At later stages of tumor progression, epithelial carcinogenesis is associated with transition to a mesenchymal phenotype, which may contribute to the more aggressive properties of cancer cells and may be stimulated by growth factors such as epidermal growth factor and transforming growth factor-β. Previously, we found that cells derived from a nodal metastatic squamous cell carcinoma are highly proliferative and motile in vitro and tumorigenic in vivo. In the current study, we have investigated the role of vimentin in proliferation and motility. Cells derived from nodal metastasis express high levels of vimentin, which is undetectable in tumor cells derived from a synchronous primary lesion of tongue. Vimentin expression was enhanced by epidermal growth factor and transforming growth factor-β both independently and in combination. Use of RNA interference resulted in the generation of stable cell lines that express constitutively low levels of vimentin. RNA interference-mediated vimentin knockdown reduced cellular proliferation, migration, and invasion through a basement membrane substitute by 3-fold compared with nontargeting controls. In addition, cells with reduced vimentin reexpressed differentiation-specific keratins K13, K14, and K15 as a result of increased gene transcription as judged by quantitative PCR and promoter-reporter assays. Furthermore, cells in which vimentin expression was reduced showed a greatly decreased tumorigenic potential, as tumors developing from these cells were 70% smaller than those from control cells. The data suggest that reversal of the mesenchymal phenotype by inhibiting vimentin expression results in reexpression of epithelial characteristics and reduced tumor aggressiveness.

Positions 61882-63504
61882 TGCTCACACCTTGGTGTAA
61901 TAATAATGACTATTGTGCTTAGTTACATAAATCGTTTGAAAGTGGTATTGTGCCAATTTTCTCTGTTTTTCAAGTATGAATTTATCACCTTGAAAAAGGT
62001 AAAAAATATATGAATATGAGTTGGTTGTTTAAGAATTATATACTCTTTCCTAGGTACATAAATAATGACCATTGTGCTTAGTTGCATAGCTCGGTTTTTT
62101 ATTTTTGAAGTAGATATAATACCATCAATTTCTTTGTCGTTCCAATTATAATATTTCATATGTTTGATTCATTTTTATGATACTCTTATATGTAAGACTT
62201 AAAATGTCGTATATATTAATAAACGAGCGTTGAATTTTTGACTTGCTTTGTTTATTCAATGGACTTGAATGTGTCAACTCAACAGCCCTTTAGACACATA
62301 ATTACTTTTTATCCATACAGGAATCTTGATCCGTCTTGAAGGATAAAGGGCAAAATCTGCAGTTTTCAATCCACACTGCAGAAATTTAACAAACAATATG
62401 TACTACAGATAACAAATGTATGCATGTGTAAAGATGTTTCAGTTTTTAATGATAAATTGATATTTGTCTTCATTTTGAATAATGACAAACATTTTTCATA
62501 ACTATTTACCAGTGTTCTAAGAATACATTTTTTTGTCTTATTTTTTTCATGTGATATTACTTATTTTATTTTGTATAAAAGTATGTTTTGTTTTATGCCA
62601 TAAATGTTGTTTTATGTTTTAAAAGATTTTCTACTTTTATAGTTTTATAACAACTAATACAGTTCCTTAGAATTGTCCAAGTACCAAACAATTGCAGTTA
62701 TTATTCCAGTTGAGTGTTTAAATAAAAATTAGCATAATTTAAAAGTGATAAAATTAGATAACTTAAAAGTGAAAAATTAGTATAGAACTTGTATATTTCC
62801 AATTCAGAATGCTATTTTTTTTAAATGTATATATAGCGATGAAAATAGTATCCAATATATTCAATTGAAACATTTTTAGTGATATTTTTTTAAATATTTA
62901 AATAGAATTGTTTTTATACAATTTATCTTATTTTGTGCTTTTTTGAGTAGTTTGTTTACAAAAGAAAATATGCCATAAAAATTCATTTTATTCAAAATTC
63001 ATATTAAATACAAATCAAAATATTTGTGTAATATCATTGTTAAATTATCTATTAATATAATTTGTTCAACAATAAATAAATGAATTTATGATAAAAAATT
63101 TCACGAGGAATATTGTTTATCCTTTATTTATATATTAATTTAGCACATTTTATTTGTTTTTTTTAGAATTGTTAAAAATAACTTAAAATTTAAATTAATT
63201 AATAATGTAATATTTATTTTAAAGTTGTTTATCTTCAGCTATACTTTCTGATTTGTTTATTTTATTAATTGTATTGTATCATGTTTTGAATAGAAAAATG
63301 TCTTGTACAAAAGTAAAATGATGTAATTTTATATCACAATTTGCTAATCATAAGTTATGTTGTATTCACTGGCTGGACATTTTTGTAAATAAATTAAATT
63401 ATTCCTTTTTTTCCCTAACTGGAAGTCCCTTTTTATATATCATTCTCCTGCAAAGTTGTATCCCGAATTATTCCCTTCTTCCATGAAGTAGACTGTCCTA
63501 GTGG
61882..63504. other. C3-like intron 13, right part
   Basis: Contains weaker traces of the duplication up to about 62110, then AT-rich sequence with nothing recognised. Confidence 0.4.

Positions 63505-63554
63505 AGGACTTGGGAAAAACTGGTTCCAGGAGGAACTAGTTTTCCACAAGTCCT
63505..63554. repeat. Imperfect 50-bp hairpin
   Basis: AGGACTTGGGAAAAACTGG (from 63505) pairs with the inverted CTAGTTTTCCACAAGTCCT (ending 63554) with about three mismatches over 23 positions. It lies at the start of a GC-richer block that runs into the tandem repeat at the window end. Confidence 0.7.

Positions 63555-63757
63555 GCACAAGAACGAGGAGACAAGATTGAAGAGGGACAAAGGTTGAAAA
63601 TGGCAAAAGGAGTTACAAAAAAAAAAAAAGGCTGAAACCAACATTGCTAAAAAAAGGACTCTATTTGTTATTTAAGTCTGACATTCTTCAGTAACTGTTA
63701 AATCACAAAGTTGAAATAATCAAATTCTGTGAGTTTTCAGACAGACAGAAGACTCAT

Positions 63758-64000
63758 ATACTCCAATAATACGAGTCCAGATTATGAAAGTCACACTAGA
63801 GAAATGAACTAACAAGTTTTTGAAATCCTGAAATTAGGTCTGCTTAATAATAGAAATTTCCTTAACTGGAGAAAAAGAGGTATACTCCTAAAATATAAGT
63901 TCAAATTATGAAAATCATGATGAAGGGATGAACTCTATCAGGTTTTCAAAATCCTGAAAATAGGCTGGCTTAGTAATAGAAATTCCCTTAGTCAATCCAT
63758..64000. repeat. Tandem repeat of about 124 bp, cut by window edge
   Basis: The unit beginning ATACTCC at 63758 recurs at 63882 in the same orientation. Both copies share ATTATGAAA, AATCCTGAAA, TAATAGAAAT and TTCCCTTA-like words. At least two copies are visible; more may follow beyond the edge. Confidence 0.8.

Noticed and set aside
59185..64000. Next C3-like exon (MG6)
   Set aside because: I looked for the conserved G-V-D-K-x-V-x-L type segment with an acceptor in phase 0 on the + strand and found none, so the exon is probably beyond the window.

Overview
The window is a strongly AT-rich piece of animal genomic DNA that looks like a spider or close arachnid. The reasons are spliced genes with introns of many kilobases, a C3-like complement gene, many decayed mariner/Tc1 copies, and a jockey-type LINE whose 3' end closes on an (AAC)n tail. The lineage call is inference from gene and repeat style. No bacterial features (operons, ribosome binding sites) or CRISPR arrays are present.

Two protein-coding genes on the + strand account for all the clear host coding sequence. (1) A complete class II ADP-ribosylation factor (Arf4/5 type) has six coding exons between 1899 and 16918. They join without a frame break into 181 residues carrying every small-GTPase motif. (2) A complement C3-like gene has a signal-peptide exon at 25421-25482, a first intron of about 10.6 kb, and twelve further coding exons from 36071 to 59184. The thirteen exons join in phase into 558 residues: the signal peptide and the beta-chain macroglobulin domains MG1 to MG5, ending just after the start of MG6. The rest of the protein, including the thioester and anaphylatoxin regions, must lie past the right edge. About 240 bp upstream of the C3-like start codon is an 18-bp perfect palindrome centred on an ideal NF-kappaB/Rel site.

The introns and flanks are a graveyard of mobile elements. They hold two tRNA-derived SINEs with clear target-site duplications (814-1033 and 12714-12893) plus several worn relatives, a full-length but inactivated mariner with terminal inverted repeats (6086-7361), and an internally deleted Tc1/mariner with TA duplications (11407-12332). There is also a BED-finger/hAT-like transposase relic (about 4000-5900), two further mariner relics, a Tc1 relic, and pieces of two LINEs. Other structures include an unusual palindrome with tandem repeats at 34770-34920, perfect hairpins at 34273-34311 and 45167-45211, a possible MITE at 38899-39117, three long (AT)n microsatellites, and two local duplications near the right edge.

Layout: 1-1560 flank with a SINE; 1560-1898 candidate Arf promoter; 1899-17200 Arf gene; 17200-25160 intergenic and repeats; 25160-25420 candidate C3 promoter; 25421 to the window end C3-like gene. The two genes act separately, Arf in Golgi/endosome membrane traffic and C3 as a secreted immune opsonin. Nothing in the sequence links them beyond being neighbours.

ASJC Scopus subject areas
- Cancer Research